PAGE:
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Symbols and Symbolism in Sir Gawain and Green Knight

Symbolism in Sir Gawain and the Green Knight

Symbolism is a literary technique used in Sir Gawain and the Green Knight to liven up the story and give a deeper significance to the plot. Almost anything in the poem can be interpreted as a symbol in one way or another. The Green Knight, the green sash, and Sir Gawain’s shield are three of the most prominent symbols presented to us in this author’s tale.

The Green Knight, this poem’s antagonist, serves as a symbol himself. He is not only portrayed as evil, but a mixture of the familiar and foreign, nature and synthetic, and divine and damned origin. His large stature can be interpreted as threatening or powerful. His green glow could be nature-associated or alien-associated. The first time he appears in the poem, he is even carrying a holly-branch (signifying peace) in one hand and a battle axe (signifying conflict) in the other. It’s hard to say exactly for what the Green Knight stands, because f…

The Importance of Celtic Culture in Sir Gawain and the Green Knight

The Importance of Celtic Culture in Sir Gawain and the Green Knight

In Sir Gawain and the Green Knight, one can discover a variety of reasons why the Green Knight is indeed green. Some can be found in open text while others one has to search for. There is possibly another aspect involved in the holly leaf he carries in his first appearance. The deeper aspect of the Green Knight is how he ties into the beliefs and culture of the Celts.

The most obvious reason why the green knight is green are stated throughout his introduction. “Fellow, and his hands were green, and his face. And his armor, and his shirt, were green, all green…everything about him was elegant green” (line 150-55,66). Every piece of clothing that the Green Knight is in is green. His skin color was green and he was elegantly dressed in all of it. This gigantic man was the total opposite of Arthur’s Knights. They were smaller and clean-. The Green Knight had a manly beard to symbolize Celtic culture. He rides in on his great green horse! “He seemed half an ogre, a giant, but clearly the biggest creature in the world” (line 141-42). The most frightening thing any of the Knights of Camelot could ever see. The combined aspect of being green and a giant to the knights is what makes him so frightening.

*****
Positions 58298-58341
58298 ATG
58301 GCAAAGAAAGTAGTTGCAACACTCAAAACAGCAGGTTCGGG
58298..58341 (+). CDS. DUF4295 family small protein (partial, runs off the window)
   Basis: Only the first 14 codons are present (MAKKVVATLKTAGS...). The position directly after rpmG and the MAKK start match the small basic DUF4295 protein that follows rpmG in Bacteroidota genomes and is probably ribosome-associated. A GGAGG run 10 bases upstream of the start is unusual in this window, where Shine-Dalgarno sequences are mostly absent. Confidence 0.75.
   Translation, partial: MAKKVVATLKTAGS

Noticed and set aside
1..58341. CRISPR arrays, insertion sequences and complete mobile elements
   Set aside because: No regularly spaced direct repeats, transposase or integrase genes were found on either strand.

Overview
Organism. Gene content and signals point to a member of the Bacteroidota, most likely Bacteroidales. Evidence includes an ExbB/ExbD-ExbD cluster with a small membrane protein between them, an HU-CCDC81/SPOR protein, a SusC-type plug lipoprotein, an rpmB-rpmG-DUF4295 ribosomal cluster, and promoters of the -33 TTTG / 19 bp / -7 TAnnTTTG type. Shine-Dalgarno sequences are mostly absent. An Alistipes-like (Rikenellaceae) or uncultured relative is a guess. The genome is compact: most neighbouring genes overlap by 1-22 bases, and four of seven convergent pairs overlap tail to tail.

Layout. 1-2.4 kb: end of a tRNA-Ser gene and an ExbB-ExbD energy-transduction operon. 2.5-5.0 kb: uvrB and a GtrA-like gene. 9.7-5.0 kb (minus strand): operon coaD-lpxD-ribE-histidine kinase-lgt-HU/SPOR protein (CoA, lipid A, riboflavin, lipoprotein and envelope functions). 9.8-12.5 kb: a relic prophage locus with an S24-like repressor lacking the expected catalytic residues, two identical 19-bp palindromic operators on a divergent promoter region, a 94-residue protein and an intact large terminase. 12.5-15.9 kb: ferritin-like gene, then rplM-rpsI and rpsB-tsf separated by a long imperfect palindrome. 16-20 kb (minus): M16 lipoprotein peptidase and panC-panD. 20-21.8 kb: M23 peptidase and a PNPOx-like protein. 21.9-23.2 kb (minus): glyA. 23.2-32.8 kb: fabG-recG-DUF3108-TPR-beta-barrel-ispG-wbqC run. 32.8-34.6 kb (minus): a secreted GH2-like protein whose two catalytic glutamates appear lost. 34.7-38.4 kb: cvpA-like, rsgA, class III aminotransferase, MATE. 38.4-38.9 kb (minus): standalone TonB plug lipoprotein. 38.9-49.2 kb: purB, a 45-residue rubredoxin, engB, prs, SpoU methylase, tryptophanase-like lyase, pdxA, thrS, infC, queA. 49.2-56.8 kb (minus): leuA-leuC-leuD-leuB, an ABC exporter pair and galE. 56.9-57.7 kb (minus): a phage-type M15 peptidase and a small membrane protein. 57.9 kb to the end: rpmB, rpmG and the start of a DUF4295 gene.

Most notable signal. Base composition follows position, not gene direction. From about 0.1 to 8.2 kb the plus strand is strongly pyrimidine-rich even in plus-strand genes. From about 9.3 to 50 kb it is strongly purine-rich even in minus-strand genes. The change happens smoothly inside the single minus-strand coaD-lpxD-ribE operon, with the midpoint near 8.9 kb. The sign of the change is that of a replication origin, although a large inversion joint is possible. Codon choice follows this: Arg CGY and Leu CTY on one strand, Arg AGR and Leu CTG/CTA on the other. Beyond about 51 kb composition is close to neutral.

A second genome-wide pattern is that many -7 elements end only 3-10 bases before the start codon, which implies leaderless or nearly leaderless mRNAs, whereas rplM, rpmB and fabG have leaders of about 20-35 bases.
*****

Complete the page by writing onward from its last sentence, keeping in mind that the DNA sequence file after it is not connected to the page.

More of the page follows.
Not only the great knight is green but his horse too! “It was carved with lovely green symbols…what it meant that a knight and his horse could have such a color, could grow as green as grass, or greener!” (lines 216 233-235). Today in many cultures “different” people are always striking fear into people. He is dressed in all green with his Celtic symbols surrounding him. If any man represented their religion to the fullest i…

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…re not worthy to fight him. They don’t have any beards and in his religion would be considered feeble and unrespectable. He demonstrates his strength the entire scene he is talking with Arthur and his knights.

The Green Knight is the perfect representation of the Celtic culture

He is protected by his Celtic magic from the holly branch and the power of the god Cernunnos. This enables him to be strong in his own beliefs and to challenge the Christian Knights. The author created the Green Knight based on factors that all lead up to the perfect representation of the Celtic people.

Works Cited

“Coverage of Youth Crime Promotes Fear, Study Says.” (Online) Available 1 Dec. 2001.

Wood, Juliette. The Celts New York: Duncan Baird Publishers, 1998.

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